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Friday, May 13, 2016

Fixer Upper Friday: Linden Court 2BR

Zillow
A Zillow alert caught my eye this morning, because it's exactly the kind of home that I look for when I'm on the hunt for my next fixer upper. It's listed for $335,000, when most two-bedrooms of similar size in this neighborhood list for $450,000-$550,000, depending on the quality of the renovations. Given the price differential, this means the buyer of the fixer upper will have roughly $215,000 to work with to bring it up to market. That's more than ample to do what's needed: skim coat and paint the walls, refinish the floors, update the wiring, and gut renovate both the kitchen and bath. Built in 1919, the home retains some beautiful detail. Let's take a look.

The home happens to be in one of my favorite Jackson Heights co-op buildings, the lovely Linden Court, notable for its neo-romanesque architecture and gorgeous oversize windows — some with original wavy leaded glass. Designed in 1919 by architect Andrew J. Thomas (who also designed The Towers and The Chateau), Linden Court is credited with being the first co-op built in this neighborhood. Inspired by a method of urban planning called the Garden City movement, 10 individual buildings of four stories each take up an entire city block and make up a U-shape around a common private garden.

This home has already been somewhat demo'd, and walls and floors look to be in fair shape. The floors are original hardwoods that I know from experience clean up beautifully with sanding and refinishing. They don't make 'em like this anymore.

Zillow
At the time that Linden Court was built in 1920, light and airflow were considered essential to good health, and architecture addressed such things, so Linden Court is known for its "sun rooms". The living room boasts two walls of windows.

The kitchen is a small galley, typical of kitchens of the period in this neighborhood, but it shares a wall with the full formal dining room, so it's possible it could be opened up, for those who favor an open floor plan. And wouldn't that be stunning?

Zillow

Both bedrooms are sizable — this is no "Junior 4" — and there are ample closets throughout.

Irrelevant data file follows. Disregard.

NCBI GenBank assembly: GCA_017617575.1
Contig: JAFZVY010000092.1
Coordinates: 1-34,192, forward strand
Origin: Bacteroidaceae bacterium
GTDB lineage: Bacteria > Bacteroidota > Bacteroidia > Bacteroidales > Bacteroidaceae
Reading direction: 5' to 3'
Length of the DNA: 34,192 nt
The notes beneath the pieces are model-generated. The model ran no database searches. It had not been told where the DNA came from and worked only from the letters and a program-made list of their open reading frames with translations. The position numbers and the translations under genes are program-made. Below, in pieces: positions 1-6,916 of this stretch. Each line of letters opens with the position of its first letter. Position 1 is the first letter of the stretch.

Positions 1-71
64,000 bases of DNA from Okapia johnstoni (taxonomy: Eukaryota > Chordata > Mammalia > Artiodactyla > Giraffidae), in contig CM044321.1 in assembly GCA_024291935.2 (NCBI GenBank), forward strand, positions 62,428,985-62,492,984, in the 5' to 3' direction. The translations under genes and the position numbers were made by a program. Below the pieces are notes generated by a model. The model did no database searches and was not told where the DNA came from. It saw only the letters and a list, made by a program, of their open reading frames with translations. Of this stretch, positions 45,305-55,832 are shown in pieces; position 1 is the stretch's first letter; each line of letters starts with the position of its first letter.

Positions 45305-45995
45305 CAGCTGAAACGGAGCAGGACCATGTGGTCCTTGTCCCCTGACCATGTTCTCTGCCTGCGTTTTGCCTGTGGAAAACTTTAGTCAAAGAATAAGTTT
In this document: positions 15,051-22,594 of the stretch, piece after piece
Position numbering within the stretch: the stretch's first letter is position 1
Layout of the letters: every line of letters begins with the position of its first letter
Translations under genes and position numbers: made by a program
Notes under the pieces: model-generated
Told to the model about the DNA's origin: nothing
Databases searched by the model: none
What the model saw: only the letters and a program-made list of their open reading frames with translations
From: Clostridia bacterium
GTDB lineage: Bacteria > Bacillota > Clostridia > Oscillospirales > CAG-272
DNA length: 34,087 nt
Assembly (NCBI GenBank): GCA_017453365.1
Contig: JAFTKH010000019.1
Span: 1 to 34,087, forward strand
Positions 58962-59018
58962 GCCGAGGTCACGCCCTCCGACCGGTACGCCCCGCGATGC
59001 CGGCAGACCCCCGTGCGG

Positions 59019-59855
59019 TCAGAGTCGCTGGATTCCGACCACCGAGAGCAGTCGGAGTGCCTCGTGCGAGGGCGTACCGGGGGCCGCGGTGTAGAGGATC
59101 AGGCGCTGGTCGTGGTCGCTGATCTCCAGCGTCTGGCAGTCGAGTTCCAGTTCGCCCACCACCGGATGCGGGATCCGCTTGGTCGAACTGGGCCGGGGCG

Here's a look at a finished two-bedroom, also in Linden Court, where the owner did open up the kitchen wall. They also closed off entrance to the living room from the foyer. Perhaps they will market it as convertible to a three-bedroom?


What was a galley kitchen is now open to the dining room with an island that features bar-stool seating.

Streeteasy
Flow from dining room to living room was improved with the addition of pocket french doors. 

Streeteasy
Here's a closer look at that sunny living room.

Streeteasy
This home is on the market right now for $585,000, stretching the upper range for two-bedrooms in this neighborhood. Ambitious, I think, given the quality of the renovation vis a vis comparables in the area. At the high end of the price range, I'd be expecting custom cabinets, professional grade appliances, stone countertops and luxury fixtures in the kitchen. I wouldn't be expecting to see an exhaust fan venting through the top of a window. 

I'd of course want to purchase the less expensive fixer upper. The $250,000 price differential would cover the kind of high-end renovation I'd expect to see, all to my own personal taste. In fact, I'm in a fit of fixer-upper envy right this moment!

But here are some things to consider: 

All Linden Court buildings are walk-ups, there's no elevator — and these homes are on the fourth floor (renovated) and third floor (fixer upper). Generally there are working dumbwaiters to transport groceries up and down, however, walk ups are usually priced lower than comparables in elevator buildings. In addition, I see there's a monthly maintenance of $742 for the renovated home, but the fixer upper's maintenance is unlisted, so I'd want to inquire about that. Such details will not necessarily be the same for both buildings. Each building at Linden Court operates as a separate co-op, governed by its own co-op board, so things like maintenance, underlying mortgage, condition of building mechanicals and even the house rules can vary building to building. 

If you do get to take a look, please report back in comments. Happy hunting!